By Angela Colley
Chalkboard paint is a huge trend—and why not? It creates a ready surface where you can jot down your shopping list or notes to family members, as well as a place where your kids (and even you!) can express your artistic urges whenever the mood strikes.
That said, there’s a method to applying chalkboard paint that homeowners would be wise to follow. Make sure to heed these do’s and don’ts, from what surface to paint to how long you should wait between coats to which kind of chalk to use once it’s good to go.
Do use it as an accent
When you’re looking at painting a large space such as your kitchen, chalkboard paint should be an accent, not the main attraction, says Dan Lightner, co-founder of the building and design firm Concrete Craft. Stick to one wall, like the space behind your kitchen table, to make things pop. But make sure you can access it easily. You’re going to want to write and draw on the paint, and if you have to move the table to do it every time, you’ll wish you’d picked another spot.
Don’t limit yourself to walls
Chalkboard paint was designed for coloring on, but that isn’t all it can do.
“Use chalk paint on furniture and walls if you are trying to achieve an antique type look,” says Lightner. “You can also paint on glass, cabinets, clay pots, fences, and other accessories around the house to get that rustic look.”
To pull it off, use an aging technique. Apply a coat of chalkboard paint, let it dry until the paint is sticky, and wipe the coat down with a dry washcloth. The result will give you a faded look with lines and smears, which are perfectly rustic. To really sell the feel, use chalk. “Rub the chalk all over the entire surface to get a patina look,” Lightner says.
Don’t stick to black
Many chalkboard paint designs you see are in black, but if a dark wall (or piece of furniture, décor item, or appliance) won’t look good in black, don’t force it. Chalkboard paint comes in a variety of colors and gloss levels. (We’re big fans of this vintage green seen below.) Go with what feels natural to the room and don’t forget to consider the lighting. If you have an already dark area, like a bathroom with few windows, you can sport black without a problem, but light-filled spaces will feel small and dark if painted black.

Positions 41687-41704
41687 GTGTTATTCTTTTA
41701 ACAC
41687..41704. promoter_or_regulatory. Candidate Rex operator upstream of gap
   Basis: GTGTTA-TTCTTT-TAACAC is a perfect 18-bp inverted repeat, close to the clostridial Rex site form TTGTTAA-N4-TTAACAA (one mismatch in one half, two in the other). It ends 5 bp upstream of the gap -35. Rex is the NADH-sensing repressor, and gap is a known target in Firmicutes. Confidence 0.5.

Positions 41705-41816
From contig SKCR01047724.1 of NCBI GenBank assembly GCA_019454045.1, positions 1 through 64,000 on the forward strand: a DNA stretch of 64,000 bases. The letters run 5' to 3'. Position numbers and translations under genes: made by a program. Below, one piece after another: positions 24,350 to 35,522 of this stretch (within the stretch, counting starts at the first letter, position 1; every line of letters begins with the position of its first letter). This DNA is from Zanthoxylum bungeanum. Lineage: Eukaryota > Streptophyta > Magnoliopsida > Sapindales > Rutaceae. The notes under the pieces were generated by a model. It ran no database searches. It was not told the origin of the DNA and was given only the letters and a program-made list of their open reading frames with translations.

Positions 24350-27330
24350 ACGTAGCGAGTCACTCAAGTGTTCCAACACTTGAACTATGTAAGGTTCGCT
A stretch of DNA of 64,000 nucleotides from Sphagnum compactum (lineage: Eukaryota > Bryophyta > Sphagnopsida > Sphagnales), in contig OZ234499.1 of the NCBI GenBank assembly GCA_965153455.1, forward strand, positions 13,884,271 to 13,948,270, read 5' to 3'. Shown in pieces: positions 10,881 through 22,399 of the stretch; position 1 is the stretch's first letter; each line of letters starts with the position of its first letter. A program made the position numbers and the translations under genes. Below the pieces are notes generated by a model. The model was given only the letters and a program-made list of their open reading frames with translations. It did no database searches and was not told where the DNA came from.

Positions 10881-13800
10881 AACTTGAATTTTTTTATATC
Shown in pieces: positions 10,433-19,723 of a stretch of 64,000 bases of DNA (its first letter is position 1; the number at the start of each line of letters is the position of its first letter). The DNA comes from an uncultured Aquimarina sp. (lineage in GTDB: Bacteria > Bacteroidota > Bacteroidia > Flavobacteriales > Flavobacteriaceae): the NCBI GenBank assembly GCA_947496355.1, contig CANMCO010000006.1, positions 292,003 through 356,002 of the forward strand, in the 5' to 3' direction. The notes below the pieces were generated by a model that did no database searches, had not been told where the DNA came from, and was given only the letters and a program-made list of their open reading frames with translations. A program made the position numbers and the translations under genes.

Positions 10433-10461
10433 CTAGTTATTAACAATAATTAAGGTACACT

Do prepare the surface carefully
Traditional paint is quite forgiving: It slides onto just about any surface and can even cover up small blemishes like cracks and nail holes. Not so with chalkboard paint, which is best applied to a flawless, smooth surface.
“Don’t paint over any holes or cracks in the wall; make sure you fill them before starting with your base coat,” Lightner says. And if the surface has a texture, scrape or sand before you paint.
Don’t rush the paint job
Chalkboard paint is a bit different from what you’re used to. Most modern paint is designed to dry as quickly as possible, so you can apply multiple coats in a day and get on with your weekend; but slowing down is key with chalkboard paint.
You want to paint slowly and rhythmically to get an even surface (brushstrokes will show badly on walls).
“You want to work from the middle of your subject to the outside in a consistent manner and overlap your brush marks to get a level result,” Lightner says. Apply coats several hours or a day apart, and aim for at least three full coats overall.
When you’re done, don’t rush to start drawing on it, either. “Make sure you allow three days for the initial coats to dry before you apply the chalk on top of the paint,” Lightner says.
Don’t use the wrong kind of chalk
No, really, when it comes to chalkboard paint, there are wrong and right kinds of chalk.
“Don’t use extra hard chalk; use a soft chalk that will be easy to wipe off once applied,” Lightner says. Plus, “Don’t use chalk markers, use real chalk.” If you use the wrong kind, you’ll end up with smears on your paint that are nearly impossible to get off.